You are going to RuthMarie-Smith's school of swimming and Mark takes you in the pool there. Your swimming teacher's name is Jackie and she is teraching you to put your face in the water. Swimming will be really good for your muscle tone and good, strong muscles help to protect bones.
Yesterday you met a very old friend of ours, Prof Bill Winship. He is a geneticist Paediatrician, cardiac surgeon - a brilliant man and a lovely, lovely person. Bill told Mark and Tam that you have Type 1 OI which is the mildest form. I think they were relieved to finally have a diagnosis.
Now everyone has to put on their thinking caps on how to best get you weight bearing, moving about and progressing in the safest possible way. We all want you to learn to walk Em but we can't bear the thought of you have another break. Its like being on a tight-rope.
It is your birthday next month and plans are also being made for your first birthday party.
I love you little girl.
Kiss, kiss,

Saturday, August 29, 2009

First Pamidronate Treatment

Hello little Em,
Last weekend was a milestone for you, and for your family. Your cast came off on Friday and on Saturday you went into Parklands Hospital to start the first of your years of Pamidronate therapy.
What this means is that the doctor inserted a feed line (small plastic tube) into a vein in your foot so that they could put in a drip to administer the Pamidronate over a period of 6 hours. Pamidronate is a biophosphonate - like the one I take for osteoprosis - that should strengthen your bones and help them not to break.
It was quite truamatic because they couldn't find a vein large enough in your right foot so they had to try again in the left foot. Tammy said that Dr Roos was sweating after doing this procedure - especially with the right foot as that is the leg which has just come out of plaster.  Tammy stayed in the hospital with you and we visited you each day. On Monday they had to remove the feed from your foot because they couldn't flush it (they clean it out with salt water - which stings and made you cry) so they put a new feed into your skull. My heart jumped when I saw you with the drip in your head. But, Tammy said it wasn's as painful or traumatic as having it in your foot. So, my darling girl, you have now had your first three days of Pamidronate treatment. You will have this every three months for about 5 or 6 years.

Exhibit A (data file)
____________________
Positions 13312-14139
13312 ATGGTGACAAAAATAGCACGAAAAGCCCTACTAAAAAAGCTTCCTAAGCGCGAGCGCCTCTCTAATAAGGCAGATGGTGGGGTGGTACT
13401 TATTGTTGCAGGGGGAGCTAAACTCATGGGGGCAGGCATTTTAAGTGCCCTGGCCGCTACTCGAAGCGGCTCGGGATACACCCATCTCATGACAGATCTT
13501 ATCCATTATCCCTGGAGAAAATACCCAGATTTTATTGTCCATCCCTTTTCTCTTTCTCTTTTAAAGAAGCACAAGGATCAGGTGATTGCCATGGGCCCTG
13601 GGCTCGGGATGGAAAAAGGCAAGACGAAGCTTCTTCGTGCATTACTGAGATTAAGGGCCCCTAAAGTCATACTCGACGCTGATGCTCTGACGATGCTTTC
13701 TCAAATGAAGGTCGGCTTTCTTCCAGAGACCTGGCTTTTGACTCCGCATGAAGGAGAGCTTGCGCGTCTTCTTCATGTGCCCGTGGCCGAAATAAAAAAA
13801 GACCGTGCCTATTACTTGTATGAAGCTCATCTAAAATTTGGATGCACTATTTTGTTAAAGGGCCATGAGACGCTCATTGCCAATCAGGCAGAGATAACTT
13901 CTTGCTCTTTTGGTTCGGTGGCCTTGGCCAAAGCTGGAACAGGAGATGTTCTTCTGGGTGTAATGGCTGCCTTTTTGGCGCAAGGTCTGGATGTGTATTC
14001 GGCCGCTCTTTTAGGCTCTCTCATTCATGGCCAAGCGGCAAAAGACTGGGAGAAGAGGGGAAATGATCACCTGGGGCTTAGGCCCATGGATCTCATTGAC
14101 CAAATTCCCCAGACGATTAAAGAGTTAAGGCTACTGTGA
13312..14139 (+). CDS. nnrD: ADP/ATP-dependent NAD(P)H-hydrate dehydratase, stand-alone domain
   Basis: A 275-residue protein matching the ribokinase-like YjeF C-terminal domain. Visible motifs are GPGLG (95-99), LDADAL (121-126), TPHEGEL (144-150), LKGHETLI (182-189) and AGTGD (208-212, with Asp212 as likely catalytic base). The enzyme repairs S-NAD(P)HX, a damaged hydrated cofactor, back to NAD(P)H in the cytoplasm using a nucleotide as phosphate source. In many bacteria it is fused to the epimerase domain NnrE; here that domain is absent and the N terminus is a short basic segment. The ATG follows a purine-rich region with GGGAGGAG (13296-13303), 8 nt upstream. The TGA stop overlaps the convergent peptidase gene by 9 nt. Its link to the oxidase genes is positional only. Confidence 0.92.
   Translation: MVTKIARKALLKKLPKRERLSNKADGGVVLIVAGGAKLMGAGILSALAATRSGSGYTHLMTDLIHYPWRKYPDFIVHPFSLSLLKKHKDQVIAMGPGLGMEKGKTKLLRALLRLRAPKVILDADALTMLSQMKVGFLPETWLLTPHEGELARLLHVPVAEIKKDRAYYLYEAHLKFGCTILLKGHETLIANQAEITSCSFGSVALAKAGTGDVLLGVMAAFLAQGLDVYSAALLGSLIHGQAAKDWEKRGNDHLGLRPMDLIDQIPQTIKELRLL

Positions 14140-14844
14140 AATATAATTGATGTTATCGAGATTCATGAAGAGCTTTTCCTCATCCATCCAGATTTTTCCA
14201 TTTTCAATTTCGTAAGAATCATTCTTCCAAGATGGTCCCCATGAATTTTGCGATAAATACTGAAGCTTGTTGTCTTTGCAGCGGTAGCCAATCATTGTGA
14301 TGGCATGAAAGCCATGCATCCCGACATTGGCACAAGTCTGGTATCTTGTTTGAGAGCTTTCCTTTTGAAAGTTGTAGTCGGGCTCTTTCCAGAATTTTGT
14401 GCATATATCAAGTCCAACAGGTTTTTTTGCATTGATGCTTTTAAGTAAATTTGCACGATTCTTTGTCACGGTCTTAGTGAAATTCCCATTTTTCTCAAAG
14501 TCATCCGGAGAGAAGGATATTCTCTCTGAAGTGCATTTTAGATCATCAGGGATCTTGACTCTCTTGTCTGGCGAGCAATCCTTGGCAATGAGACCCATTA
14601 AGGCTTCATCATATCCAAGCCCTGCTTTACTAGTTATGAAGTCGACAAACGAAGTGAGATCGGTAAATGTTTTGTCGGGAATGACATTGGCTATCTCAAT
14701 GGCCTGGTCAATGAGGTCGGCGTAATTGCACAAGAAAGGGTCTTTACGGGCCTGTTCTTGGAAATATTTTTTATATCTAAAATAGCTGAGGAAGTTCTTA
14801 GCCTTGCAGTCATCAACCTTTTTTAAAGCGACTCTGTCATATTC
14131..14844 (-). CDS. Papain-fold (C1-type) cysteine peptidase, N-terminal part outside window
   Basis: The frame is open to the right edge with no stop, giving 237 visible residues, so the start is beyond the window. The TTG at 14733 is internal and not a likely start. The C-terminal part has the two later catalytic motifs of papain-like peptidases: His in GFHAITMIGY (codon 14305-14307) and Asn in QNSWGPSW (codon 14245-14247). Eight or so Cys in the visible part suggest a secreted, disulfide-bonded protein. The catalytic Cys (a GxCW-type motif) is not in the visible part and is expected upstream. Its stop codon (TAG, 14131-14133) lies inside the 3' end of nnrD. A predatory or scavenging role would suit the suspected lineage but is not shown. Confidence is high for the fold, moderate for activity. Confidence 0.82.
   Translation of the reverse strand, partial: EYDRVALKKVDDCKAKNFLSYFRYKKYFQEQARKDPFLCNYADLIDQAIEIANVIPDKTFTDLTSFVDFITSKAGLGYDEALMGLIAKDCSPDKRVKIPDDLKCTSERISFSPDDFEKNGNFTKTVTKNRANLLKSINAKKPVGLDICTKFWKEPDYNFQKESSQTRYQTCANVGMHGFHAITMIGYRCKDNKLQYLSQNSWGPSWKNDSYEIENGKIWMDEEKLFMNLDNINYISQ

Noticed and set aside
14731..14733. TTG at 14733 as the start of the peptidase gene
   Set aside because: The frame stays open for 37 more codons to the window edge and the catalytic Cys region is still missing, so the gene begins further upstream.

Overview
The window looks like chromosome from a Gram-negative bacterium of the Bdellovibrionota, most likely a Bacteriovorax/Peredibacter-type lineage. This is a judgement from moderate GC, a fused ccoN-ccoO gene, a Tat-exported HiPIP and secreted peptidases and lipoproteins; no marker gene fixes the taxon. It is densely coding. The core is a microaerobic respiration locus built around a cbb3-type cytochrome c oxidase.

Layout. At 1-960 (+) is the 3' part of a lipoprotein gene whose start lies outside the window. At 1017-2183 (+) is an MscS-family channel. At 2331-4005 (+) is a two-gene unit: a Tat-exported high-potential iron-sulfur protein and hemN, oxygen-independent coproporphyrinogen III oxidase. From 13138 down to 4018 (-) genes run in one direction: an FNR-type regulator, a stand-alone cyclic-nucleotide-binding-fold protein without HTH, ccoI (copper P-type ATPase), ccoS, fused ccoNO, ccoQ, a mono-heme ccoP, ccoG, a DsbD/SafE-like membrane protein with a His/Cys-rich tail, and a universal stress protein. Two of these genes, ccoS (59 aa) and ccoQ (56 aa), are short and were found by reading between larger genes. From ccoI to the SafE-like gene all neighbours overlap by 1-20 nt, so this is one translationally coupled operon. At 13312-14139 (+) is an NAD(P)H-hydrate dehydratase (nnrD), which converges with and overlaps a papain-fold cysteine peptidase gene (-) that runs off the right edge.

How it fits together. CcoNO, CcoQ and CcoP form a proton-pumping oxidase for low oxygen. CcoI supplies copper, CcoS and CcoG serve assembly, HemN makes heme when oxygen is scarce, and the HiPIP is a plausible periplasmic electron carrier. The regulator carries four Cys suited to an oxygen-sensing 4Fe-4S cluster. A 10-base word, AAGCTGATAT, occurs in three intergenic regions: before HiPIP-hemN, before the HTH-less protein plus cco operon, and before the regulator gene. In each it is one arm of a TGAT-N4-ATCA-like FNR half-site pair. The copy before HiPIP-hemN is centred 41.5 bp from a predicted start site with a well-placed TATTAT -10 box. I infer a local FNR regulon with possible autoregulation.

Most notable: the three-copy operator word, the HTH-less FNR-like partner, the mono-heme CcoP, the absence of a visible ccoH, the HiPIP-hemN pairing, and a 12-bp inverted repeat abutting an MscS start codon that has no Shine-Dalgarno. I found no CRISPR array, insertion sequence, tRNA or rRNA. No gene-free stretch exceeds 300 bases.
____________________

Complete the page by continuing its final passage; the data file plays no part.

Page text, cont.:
It was a very upsetting and trying time for your Mom and Dad - especially your Dad who says that he almost feels your pain - but in a perverse sense, I wish it had been available when your Dad was little. Had he been put on a treatment like this he might not have had over 120 fractures, deformities, surgeries, shortened growth and everything else that went with his condition.
I babysat you a little while today and we sat on the lawn watching the cars go by on the road. You love being outside and I hope that soon you'll be able to crawl and investigate your world.
Today - Sunday - we had a family dinner at Patty's and after lunch we sat with you on her front lawn. I intoduced you to Pansies and you seemed charmed by these beautiful little flowers - so much so that you tried to eat them all!
I hope this treatment helps prevent fractures Em. I can't bear to think of you having another break and that is why I am so reluctant to put you on the ground and let you try to crawl or move about yet. You are getting frustrated and we are being over careful but its like walking a tightrope - on the one hand you don't want to be over protective but at the same time, you have only been out of a cast for a week and we need to protect your leg until it is quite strong again.
I hope that you will soon be able to crawl about on a lawn, pick flowers and do all the things other babies like to do.
I love you Em